Unlike iPhones, Android phones don’t have a standard built-in music player. Google’s own app – Google Play Music – is obviously geared towards its own subscription service and will nag you to subscribe at every turn.
It’s a perfectly good music player, but for everyone who doesn’t want to use their phone’s default app and doesn’t exclusively get their music from Google, YouTube, Spotify, Amazon or another music streaming service, here are the best music players for Android.
Google Play Music
Although you might think Play Music is only for Google’s streaming service, you’d be wrong. It’s the default music player on the company’s own phones, and is preinstalled on plenty of others.
The interface is clean and easy to navigate, but there’s a less obvious bonus. Google allows you to upload a whopping 50,000 of your own tracks to the cloud for free, which you can then stream or download via the app.
And, naturally, it will play all the music stored locally on your phone. In our opinion, it’s one of the best music players for Android and certainly a cut above many manufacturer’s own players, including Huawei’s.
That’s right: you can get Apple Music on Android. It’s one of the few Apple services that works on Android, but that’s mainly because you’ll be paying Apple a monthly subscription to stream the music.
It’s important to note that you can’t listen to locally stored music via Apple music (like you can with Google Play Music) and you can’t use voice control to play the music as there’s no Siri on Android.
Poweramp is the music player most Android users have chosen if they don’t want their phone’s built-in one. It has a dark interface and you can download others from the Google Play store.
Like any music player, it will sort your music by any tags such as artist, album, genre and it’ll also work with your existing playlists – or should.
There are two versions, a free one (a 15 day trial) and a paid-for one which is the real Poweramp. However, if you’re going to pay for a music player, Poweramp is the one to get.
Built for managing and synching large music collections, MediaMonkey offers a few features that might appeal to those that want all the bells and whistles. As well as handling your music, it also works with audiobooks, podcasts and videos.
It supports Android Auto and casting so you can stream to a Chromecast (or Google Cast speakers).
There are free and paid-for versions (MediaMonkey Pro). However, the free version isn’t a trial. Instead it has several features walled-off and available for in-app purchase such as Wi-Fi synching with your PC, a UPnP/DLNA add-on and some advanced settings including a folder browser.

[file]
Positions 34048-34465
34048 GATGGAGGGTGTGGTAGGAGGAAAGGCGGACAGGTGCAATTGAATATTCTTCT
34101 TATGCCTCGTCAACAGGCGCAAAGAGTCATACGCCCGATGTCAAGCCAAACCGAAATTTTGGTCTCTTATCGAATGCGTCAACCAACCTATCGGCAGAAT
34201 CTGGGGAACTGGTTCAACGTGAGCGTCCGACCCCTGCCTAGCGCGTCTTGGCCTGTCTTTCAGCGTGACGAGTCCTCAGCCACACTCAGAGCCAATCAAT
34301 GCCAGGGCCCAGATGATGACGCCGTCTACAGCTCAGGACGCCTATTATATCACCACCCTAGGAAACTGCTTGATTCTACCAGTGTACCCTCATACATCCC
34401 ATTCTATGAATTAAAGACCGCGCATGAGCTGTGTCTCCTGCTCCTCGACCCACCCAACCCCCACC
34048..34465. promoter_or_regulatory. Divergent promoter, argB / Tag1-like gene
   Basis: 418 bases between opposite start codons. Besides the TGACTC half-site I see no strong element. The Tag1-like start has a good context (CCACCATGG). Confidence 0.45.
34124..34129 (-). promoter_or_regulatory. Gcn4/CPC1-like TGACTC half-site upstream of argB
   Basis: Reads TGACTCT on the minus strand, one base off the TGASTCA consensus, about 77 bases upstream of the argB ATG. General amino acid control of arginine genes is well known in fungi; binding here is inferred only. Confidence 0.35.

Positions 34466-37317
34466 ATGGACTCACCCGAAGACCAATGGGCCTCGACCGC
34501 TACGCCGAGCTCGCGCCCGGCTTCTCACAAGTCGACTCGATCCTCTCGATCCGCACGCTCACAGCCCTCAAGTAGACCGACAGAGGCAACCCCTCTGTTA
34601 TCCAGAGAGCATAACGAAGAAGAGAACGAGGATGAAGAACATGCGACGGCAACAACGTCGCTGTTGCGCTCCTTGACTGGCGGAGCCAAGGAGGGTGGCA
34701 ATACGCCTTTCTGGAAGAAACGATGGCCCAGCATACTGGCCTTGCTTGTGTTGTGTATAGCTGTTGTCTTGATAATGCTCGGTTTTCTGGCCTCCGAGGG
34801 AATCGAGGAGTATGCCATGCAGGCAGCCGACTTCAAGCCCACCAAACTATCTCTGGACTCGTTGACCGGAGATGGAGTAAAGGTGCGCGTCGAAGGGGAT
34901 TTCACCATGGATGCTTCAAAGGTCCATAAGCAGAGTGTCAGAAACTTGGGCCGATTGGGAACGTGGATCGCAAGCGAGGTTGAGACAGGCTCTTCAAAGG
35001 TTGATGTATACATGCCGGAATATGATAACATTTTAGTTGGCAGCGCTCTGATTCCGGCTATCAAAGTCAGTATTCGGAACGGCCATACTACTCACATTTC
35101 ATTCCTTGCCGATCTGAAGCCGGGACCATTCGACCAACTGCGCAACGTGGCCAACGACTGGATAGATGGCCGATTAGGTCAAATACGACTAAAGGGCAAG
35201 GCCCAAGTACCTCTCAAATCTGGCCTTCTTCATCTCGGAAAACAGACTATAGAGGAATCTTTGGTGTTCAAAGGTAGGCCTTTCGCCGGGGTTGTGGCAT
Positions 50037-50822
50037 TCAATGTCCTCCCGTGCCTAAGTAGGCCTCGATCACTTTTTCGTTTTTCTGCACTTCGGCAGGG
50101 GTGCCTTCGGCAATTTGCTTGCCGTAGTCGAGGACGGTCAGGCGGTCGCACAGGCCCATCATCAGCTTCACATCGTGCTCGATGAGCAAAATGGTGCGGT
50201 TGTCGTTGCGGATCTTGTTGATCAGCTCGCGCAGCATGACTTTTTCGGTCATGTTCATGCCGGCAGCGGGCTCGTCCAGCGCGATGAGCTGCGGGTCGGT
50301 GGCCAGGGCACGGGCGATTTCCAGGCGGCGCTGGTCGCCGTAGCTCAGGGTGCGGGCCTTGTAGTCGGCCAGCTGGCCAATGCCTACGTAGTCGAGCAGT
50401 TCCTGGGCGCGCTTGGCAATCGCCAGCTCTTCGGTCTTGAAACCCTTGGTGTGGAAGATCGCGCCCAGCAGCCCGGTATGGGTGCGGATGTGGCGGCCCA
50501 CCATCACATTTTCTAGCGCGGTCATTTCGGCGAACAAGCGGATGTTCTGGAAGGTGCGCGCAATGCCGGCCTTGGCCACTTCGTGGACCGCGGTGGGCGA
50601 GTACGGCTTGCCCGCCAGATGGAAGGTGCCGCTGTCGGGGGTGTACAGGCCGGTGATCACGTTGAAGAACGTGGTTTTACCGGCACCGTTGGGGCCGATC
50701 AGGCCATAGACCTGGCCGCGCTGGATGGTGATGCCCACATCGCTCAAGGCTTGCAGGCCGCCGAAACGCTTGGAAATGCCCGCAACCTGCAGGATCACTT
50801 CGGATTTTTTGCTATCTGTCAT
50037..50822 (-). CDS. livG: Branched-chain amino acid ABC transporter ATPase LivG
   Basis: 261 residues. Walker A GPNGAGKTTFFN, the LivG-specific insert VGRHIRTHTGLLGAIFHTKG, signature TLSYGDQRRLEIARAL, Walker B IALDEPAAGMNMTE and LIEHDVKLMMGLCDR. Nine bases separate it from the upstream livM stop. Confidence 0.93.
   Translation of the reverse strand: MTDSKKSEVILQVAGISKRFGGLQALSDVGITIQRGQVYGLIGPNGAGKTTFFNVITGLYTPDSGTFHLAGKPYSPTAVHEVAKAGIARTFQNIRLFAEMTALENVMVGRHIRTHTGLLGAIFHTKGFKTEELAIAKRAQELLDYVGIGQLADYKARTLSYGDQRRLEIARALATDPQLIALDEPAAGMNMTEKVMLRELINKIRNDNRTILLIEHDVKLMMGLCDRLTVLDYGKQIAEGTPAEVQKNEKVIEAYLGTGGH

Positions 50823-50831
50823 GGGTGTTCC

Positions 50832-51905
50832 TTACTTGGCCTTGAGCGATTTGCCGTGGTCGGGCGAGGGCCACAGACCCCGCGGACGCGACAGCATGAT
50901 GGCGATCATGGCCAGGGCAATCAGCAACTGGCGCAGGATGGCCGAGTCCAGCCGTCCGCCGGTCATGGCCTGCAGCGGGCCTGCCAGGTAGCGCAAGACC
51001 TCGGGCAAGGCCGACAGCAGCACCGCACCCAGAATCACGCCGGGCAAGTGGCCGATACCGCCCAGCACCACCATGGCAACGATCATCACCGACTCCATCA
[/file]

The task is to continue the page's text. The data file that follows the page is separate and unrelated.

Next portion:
Musicolet bills itself as basically the opposite of MediaMonkey in that it’s a lightweight player with a simple design and no unnecessary features. It’s also completely offline and requires no internet permissions (which means no ads).
It also boasts of being the only Android music player that supports multiple music queues. That means you can be listening to music you’ve queued up while building a separate queue.
In fact, there are a lot of features including a lyrics viewer, folder browsing and a tag editor. You can’t ask for more for free.
The name gives you a clue about this music player’s interface: it’s black. It’s also clean and simple, yet even the free version has most of the features you’d want.
Those include an equaliser, gapless playback, lyrics viewer, tag editor, customisable themes and a sleep timer.
There are free and paid-for versions of BlackPlayer. Most people will probably find they don’t need all the extra features in the EX version, but if you do want to be able to customise everything from crossfading to the way albums are displayed then it’s only a few pounds or dollars.
The creators of Phonograph have been careful to follow Google’s material design to the letter. That means this music player looks like a native app (and almost identical to Google Play Music). It also means an easy to use interface that’s instantly familiar. Colours also change dynamically to match album artwork.
It hooks in with Last.fm so you get more information about the artists in your music library and has a built-in tag editor. As you’d expect from any music player it allows you to create and edit playlists.
Some say it runs slowly with really big music libraries, but it’s free and contains no ads.